Anyway – registration was easy peasy and I was set to go.
Back in Puerto del Carmen we go and get my bike looked at by the mechanics to make sure I have put it together properly after the flight etc and then I take it for a quick spin – just to make sure!
All happy so I entered the transition to rack my bike and place my transition bags on my pegs.
Again this was all very easy peasy and stress-free.
(I have to say that the support, organisation, people, management and all the above was absolutely exceptional throughout)
So that’s it – no going back now – it’s happening – I’m going to be doing it so I now need to get off my feet, eat a tonne of food and be in bed by 8 pm….so that’s what I did.
4.45am alarm goes off and I am surprisingly chilled and feel OK. To the point where I thought – why don’t I seem to care as much as I should be!? I have been more nervous running a parkrun than how I feel right now! It was most odd for me, but I accepted it and got on with eating my peanut butter bagel, cereal and tea!
Oh and continuously downing litres of water.
The parentals and Luke had made a bleary appearance yet were rallying around me, being positive and ensuring I had everything I needed and more – they were just incredible.
I packed my final nutrition bits ‘n’ bobs into my now new and swanky Ironman Lanzarote backpack (that yes you will see me using – alot!) and off I go – back into transition to do final prep.
Once finished and heading back to meet up with my support crew, I had to have one last nervous loo stop and it was here I was very heartened to be approached by the amazing Lydia and Tom from Passionfit who recognised the TTG kit!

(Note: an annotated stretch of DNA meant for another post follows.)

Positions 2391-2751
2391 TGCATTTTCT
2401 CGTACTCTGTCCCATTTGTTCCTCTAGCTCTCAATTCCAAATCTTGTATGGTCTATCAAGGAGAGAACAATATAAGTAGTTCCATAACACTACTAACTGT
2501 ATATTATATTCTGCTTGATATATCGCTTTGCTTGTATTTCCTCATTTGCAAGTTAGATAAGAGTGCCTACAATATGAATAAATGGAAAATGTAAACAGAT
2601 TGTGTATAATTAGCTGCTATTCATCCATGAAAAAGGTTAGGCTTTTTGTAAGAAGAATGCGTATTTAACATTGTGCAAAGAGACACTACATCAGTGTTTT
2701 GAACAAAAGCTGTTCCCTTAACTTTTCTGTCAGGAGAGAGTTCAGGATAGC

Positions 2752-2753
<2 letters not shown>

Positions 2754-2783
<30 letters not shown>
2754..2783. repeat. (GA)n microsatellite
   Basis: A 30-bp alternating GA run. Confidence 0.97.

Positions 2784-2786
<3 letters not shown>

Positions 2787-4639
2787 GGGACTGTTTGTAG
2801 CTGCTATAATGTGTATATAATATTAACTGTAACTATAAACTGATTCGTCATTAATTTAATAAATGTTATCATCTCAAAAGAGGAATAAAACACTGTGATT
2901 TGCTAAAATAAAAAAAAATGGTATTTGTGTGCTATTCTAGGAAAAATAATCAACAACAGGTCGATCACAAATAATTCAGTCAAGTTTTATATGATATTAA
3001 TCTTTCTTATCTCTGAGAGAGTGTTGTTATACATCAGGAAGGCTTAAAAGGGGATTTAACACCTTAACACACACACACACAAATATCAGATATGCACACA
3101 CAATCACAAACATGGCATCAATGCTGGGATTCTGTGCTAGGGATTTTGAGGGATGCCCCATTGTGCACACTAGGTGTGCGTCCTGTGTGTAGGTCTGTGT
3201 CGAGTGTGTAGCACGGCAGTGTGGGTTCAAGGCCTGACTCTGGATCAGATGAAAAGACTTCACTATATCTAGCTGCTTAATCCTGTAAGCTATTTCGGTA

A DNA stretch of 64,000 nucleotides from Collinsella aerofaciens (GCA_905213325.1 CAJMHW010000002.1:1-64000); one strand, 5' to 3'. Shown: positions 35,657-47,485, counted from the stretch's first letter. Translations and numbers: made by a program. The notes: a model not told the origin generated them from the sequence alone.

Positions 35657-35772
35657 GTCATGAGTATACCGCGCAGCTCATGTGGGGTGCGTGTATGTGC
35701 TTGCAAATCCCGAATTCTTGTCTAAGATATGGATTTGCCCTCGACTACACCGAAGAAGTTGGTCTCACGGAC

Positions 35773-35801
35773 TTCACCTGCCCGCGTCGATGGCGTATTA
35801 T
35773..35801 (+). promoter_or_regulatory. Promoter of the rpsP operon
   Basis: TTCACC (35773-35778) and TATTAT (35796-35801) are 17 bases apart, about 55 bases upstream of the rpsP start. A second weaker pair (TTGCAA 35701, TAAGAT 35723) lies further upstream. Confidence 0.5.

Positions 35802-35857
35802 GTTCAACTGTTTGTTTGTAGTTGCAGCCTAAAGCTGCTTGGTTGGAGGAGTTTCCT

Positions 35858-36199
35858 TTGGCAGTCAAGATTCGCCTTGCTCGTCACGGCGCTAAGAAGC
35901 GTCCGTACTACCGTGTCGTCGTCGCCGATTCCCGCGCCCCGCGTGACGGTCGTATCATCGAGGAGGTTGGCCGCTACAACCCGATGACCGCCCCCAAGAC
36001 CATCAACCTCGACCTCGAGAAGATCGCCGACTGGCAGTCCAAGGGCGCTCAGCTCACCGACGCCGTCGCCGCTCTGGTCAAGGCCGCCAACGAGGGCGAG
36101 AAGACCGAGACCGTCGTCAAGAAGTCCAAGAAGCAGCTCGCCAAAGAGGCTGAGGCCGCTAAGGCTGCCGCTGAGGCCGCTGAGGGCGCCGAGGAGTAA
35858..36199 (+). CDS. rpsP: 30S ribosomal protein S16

They were awesome and gave me great advice of which was similar to that we use a lot here at the club, along the lines of ‘don’t be s**t!’
It made me smile and was so pleased to hear that at the end of the day Lydia ended up winning – yet again! She really is a machine.
I am ready – I am pumped, I have Mac by my side – ate my last energy gummy (I ate one of THESE every couple of hours and swear by them) – this is it – lets go!
Mum and Luke are now on the other side of the fence and this is when the nerves kicked in – I felt very alone to be honest and all those thoughts of “why am I doing this?” and “what is this all for?” start to trickle in.
But you didn’t have too long to ponder as before you know it they are shouting at you to get into your time pens!
After the obligatory good luck kiss from Luke and Mother (Dad still mooching his way to the start line) I stopped being ridiculous and headed down the beach like a lamb to slaughter……
I mooched into the sub 80 mins pen as I had decided that this race was going to be about completion – that’s it. No matter how long or how I did it – I was going to finish it.